You've seen those eye tracking heat maps that show where most people look first when they land on a web page - why not turn eye tracking technology like that into a replacement for your mouse or your finger on a touchscreen?
That's what a Danish startup called Senseye claims to be doing; they say they've got software for Android that uses the front-facing camera to track a user's eye movement and then uses that to control what happens on the phone's screen. They're not alone in working on doing that kind of work, either. Eye tracking could be a big new way that users interact with their devices.
If the company can really pull this off, Senseye could join the ranks of Microsoft's Kinect, Surface and the touchscreen mobile devices in what people are calling the Natural User Interface (NUI). A Swedish company called Tobii announced in-car eye tracking technology this week as well and these aren't isolated innovations.
First there was the command line for controlling computers, then there was the Graphic User Interface - now there's the NUI. A natural user interface is defined as a human-computer interface that is transparent or invisible. It's exciting but just beginning to be explored. Eye tracking as NUI? Apple has been rumored for several years to have licensed Tobii technology for tablet use, but it's not clear that such use would really work very well.
It seems a little hard to believe that the same level of detailed control over a cursor that you can get from your finger touching the screen can be captured by watching your eyes, but Senseye says it works and it's winning European startup awards. Blogger Martin Bryant profiled the company on The Next Web last night and posted the video you can also watch below.
Robert Stevens, CEO of THiNK Eye Tracking, wrote an in-depth post almost two years ago about the challenges that eye tracking technology faces before it can enter consumer markets like this. The biggest issue is that eyes move around a lot, they need to in order to see, but they are far harder to track accurately than fingers touching a screen.
Let's assume it really works though. I don't know if you're really going to keep it running all the time so it can catch you peeking at your phone and turn it on, for example. I'm also not sure that eye movement is really going to be a faster system of input than the options we've already got. Maybe it's just different and appropriate for different circumstances.
I never understood speech interfaces either until I was riding my bike down a street a few weeks ago, unsure of the exact address of the business I was headed to. I pulled out my iPhone, launched the Google App and said its name. The address popped right up and biking while talking to your phone is less risky, I suppose, than other types of input.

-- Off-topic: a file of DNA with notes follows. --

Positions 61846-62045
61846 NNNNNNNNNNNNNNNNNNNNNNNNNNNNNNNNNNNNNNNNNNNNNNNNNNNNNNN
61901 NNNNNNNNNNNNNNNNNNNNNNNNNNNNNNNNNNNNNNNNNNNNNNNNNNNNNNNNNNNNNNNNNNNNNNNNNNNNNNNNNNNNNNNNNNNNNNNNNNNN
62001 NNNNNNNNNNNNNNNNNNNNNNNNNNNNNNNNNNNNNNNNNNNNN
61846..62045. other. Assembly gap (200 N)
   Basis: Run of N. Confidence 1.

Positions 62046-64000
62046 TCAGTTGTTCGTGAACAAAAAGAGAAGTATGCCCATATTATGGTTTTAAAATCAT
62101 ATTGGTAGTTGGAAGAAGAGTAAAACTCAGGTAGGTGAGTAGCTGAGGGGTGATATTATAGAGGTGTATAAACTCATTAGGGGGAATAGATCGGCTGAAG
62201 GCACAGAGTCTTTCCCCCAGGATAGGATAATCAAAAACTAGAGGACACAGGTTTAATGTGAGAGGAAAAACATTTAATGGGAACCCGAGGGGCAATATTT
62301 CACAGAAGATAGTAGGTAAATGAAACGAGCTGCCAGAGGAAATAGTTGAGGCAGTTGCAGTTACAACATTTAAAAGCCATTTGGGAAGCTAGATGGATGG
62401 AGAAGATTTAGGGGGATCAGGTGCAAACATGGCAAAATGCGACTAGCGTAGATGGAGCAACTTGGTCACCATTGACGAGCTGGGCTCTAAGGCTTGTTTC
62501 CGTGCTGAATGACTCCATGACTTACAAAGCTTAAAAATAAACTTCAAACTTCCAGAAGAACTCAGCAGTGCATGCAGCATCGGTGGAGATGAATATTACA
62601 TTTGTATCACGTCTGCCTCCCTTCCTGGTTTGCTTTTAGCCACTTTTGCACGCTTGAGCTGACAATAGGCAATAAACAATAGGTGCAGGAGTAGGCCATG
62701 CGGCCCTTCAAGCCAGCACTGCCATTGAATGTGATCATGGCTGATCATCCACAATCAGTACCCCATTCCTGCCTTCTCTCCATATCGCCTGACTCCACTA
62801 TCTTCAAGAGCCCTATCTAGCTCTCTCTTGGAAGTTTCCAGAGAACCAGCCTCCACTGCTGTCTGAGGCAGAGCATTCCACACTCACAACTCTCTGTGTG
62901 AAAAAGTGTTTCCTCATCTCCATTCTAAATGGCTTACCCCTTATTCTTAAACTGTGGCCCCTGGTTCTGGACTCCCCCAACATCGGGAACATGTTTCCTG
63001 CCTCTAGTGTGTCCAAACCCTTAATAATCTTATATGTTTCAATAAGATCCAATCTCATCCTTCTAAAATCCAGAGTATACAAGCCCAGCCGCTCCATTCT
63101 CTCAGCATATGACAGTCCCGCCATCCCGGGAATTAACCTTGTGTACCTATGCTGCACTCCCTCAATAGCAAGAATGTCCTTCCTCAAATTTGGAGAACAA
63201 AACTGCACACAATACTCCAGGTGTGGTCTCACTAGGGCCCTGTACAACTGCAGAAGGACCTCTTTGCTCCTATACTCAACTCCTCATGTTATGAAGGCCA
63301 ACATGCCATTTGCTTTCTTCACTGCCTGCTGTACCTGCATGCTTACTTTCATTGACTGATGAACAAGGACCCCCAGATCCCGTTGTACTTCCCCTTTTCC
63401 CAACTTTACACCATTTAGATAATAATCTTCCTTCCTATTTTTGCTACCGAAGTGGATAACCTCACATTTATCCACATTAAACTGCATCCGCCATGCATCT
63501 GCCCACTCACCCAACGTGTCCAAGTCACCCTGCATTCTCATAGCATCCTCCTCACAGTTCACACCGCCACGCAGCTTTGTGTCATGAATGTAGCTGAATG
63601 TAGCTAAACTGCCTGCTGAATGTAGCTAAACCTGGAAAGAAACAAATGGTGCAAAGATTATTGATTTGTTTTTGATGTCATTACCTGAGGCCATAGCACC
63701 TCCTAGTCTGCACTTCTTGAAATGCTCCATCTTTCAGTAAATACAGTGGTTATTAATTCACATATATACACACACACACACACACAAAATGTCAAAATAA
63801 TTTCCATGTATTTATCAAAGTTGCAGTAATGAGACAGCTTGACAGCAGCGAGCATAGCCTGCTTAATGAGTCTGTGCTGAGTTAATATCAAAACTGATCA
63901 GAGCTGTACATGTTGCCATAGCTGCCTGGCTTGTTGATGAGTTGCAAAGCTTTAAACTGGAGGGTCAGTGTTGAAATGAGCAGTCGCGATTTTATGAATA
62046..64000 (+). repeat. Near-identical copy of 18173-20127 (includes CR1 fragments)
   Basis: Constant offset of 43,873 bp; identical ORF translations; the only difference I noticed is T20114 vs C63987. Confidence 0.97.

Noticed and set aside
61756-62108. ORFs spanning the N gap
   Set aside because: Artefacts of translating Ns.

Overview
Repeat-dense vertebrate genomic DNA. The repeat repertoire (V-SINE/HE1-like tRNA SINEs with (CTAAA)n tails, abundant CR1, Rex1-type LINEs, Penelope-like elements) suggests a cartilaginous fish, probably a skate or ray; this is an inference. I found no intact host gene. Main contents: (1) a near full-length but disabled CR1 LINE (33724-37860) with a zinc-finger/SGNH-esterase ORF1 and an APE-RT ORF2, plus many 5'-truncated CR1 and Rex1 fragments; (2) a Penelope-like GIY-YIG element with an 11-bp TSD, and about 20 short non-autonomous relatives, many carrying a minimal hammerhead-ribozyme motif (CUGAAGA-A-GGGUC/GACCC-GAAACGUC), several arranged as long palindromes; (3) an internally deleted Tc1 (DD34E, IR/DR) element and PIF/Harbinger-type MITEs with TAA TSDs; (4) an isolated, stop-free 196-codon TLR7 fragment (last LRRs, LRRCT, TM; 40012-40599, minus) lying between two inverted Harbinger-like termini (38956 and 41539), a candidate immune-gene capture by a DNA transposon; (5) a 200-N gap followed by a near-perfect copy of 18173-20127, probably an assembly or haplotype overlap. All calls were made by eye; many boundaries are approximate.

Most of the time speech input is slow, imprecise and socially awkward but it clearly has its place, like when you're in transit.
Tobii introduced its own eye-tracking video game last month, too. Asteroids, it seems, is a particularly good use case. Angry Birds? We'll see. Stevens of THiNK Eye Tracking called Tobii's game "Brilliant PR" but emphasized that "eye control is of little practical utility for most people in most situations."
In response to Stevens' critical comments, Tobii UX designer Joakim Isaksson offered the following in a LinkedIn thread last month.
"When eye tracking first starts making its way into the mainstream market, it will simply complement current methods of user input, such as mouse, keyboard, touch and voice. My favorite example of this so far is a nifty feature we have developed called MouseWarp, where the mouse cursor jumps to where you are looking when you start moving it towards your point of regard. It's extremely simple, but especially when used in conjunction with a trackpad on a laptop it is also very powerful. [See this prototype Tobii eye tracking system for controlling a Lenovo laptop which made an appearance this Spring.]
"As the market matures, we will start seeing computers and devices that anticipates what you want to do, for example pre-loading content when you look at something instead of when you click it. As for computer games, eye tracking makes it possible for the game world to react to your gaze; imagine walking in to a bar in GTA7 and when you accidentally gaze at the dodgy guy in the corner he flips out and pulls out his baseball bat. On top of that, graphics rendering can be made more intelligent; why render everything on screen with full Vertex count and Anti-Aliasing, when you're only really looking at 1 % of it at any given time?
"There are countless other possibilities that eye tracking enables, and most of them have yet to be discovered."
The Read/Write Implications
There's certainly a lot of gee-whiz going on here, but there are also read/write implications to consider. If eye tracking can prove a faster, more efficient way to do some things on computers, then that could mean those things get done more often. It's nice to think about the human eye being an active participant in media, not just a passive recipient of broadcast messages. If I could sort assets, navigate large maps or otherwise interact with large quantities of information with my eyes, I think I would do more sorting of information.
Is sorting a form of writing? I don't know that it is, but I don't think eye tracking is likely to facilitate richer input than that.
But it's probably a mistake to think of eye tracking happening in isolation. Used in conjunction with multiple other forms of input, like touch, mouse, sensors, keyboards, etc. it could be a great asset to a more complex set of user interface options.